COLLINSVILLE, Ill. – The You Paid For It Team calls in a U.S. senator to help with a Collinsville mother’s battle with the U.S. Citizenship and Immigration Services (USCIS).

Kira Ralston was blindsided by the USCIS after receiving a letter telling her she’s not a United States citizen.

Ralston, now 42, was adopted from Belize when she was 19 weeks old. Her parents are from Illinois, where Ralston has lived ever since.

“I’ve been here for 41 years. I went to school, high school, college. I was married and divorced. I have two children. I’ve been paying taxes since I was 16 years old. I have no restrictions … My Social Security card looks like yours. I can vote. I’ve been voting,” she said. “I have a driver’s license, I have the correct Social Security card, I have everything like you and everyone else, but I don’t have this piece of paper.

“This piece of paper is holding me up, not just to getting my passport, but when I go to retire at 65, I won’t be able to collect any of my Social Security until I get that 8×10 piece of paper with the correct seal on it.”

Pricilla O’Bryan, Ralston’s mother, cannot believe it. Ralston’s parents had to jump through a lot of hoops to adopt her and bring her here. They said they did everything they were told to do.

“We had three lawyers, 13 months of hell trying to get her here,” she said. “And we’re still getting the runaround.”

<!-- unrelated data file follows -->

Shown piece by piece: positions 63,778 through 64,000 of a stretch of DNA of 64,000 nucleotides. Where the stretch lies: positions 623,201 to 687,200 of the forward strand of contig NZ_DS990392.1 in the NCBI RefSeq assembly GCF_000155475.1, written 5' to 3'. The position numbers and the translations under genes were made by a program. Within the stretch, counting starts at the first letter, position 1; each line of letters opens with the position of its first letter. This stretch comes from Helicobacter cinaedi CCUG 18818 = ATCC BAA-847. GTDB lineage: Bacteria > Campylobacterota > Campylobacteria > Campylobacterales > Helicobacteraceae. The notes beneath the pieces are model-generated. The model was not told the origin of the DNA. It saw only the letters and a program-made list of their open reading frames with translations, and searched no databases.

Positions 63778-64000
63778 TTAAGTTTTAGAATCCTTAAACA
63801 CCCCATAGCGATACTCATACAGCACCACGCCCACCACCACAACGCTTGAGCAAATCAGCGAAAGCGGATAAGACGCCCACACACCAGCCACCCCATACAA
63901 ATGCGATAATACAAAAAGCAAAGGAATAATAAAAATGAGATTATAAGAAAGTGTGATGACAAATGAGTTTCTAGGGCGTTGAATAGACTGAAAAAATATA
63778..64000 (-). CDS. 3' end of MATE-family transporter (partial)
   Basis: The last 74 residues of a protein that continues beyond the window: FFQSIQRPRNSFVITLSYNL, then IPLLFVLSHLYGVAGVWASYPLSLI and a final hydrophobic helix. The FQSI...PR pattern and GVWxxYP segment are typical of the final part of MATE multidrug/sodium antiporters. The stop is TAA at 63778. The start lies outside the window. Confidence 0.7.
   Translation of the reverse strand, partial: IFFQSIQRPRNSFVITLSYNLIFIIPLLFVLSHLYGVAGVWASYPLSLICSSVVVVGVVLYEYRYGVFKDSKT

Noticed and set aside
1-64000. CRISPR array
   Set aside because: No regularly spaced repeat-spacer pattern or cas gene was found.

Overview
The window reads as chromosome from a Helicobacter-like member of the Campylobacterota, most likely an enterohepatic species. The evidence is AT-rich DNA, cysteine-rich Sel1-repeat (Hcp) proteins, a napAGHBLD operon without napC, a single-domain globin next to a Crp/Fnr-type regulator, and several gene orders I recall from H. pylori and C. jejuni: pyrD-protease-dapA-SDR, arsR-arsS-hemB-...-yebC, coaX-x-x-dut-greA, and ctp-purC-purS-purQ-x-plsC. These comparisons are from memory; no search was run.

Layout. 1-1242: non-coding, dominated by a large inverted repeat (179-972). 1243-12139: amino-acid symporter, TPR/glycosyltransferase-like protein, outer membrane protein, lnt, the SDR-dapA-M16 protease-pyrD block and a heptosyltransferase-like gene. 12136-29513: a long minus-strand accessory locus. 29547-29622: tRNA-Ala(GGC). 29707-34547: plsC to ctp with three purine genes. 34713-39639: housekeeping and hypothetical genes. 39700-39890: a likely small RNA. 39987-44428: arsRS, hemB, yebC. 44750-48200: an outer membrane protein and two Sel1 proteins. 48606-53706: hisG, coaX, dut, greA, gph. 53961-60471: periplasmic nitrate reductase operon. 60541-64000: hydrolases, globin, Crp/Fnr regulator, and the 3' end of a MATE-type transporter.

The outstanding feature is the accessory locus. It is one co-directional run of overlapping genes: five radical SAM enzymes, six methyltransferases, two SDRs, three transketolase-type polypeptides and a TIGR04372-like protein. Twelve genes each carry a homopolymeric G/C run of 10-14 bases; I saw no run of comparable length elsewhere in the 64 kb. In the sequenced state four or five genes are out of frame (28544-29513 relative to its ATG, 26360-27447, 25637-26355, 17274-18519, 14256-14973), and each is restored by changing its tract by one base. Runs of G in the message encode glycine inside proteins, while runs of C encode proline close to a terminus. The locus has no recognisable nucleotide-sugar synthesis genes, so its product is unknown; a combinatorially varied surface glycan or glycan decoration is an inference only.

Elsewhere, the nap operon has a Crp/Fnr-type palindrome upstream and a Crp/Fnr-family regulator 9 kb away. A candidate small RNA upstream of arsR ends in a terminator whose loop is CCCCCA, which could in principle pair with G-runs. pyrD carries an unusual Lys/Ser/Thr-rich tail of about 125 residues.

Ralston said the problems started when she tried to get a passport.

“My birth certificate, it’s a state of Illinois, but it says, ‘record of foreign birth,’” she said.

She provided her adoption papers to immigration officials to prove her citizenship. Immigration Services didn’t budge.

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“Then I was instructed that that was the wrong application to fill out and I needed to fill out an N600, which is about $1,200, so I did and that was paid, and it’s been almost a year and I’m still being actively reviewed in the system,” Ralston said. “I feel dehumanized in a way; like I don’t know exactly where I belong.”

FOX 2 reached out to the USCIS, but we didn’t hear back. Undaunted, we contacted Senator Dick Durbin’s office, who then called Immigration Services.

Within weeks, the USCIS removed the obstacles from Ralston’s path so that she could take the citizenship test now instead of having to wait another eight months and spend a thousand dollars.

Ralston took the citizenship test last Thursday and passed. She is just waiting to be sworn in as an official U.S. citizen.

Senator Durbin’s office sent FOX 2 the following statement regarding Ralston’s ordeal: “When constituents turn to my office for help, we reach out to the federal agencies on their behalf to find a solution, whether the issue is veterans benefits, immigration, Social Security or something else. I’m happy to hear this case has reached a positive resolution.”

Ralston believes the hard part is over.

“I can re-register to vote; I can get a passport. I love that you got involved. I should have got in contact with you sooner. Your push, your influence, your great idea of contacting Senator Durbin set everything into play. I wouldn’t have been able to do anything I’ve done as quickly without that.”

So far, Ralston has not been told the date for her swearing in ceremony.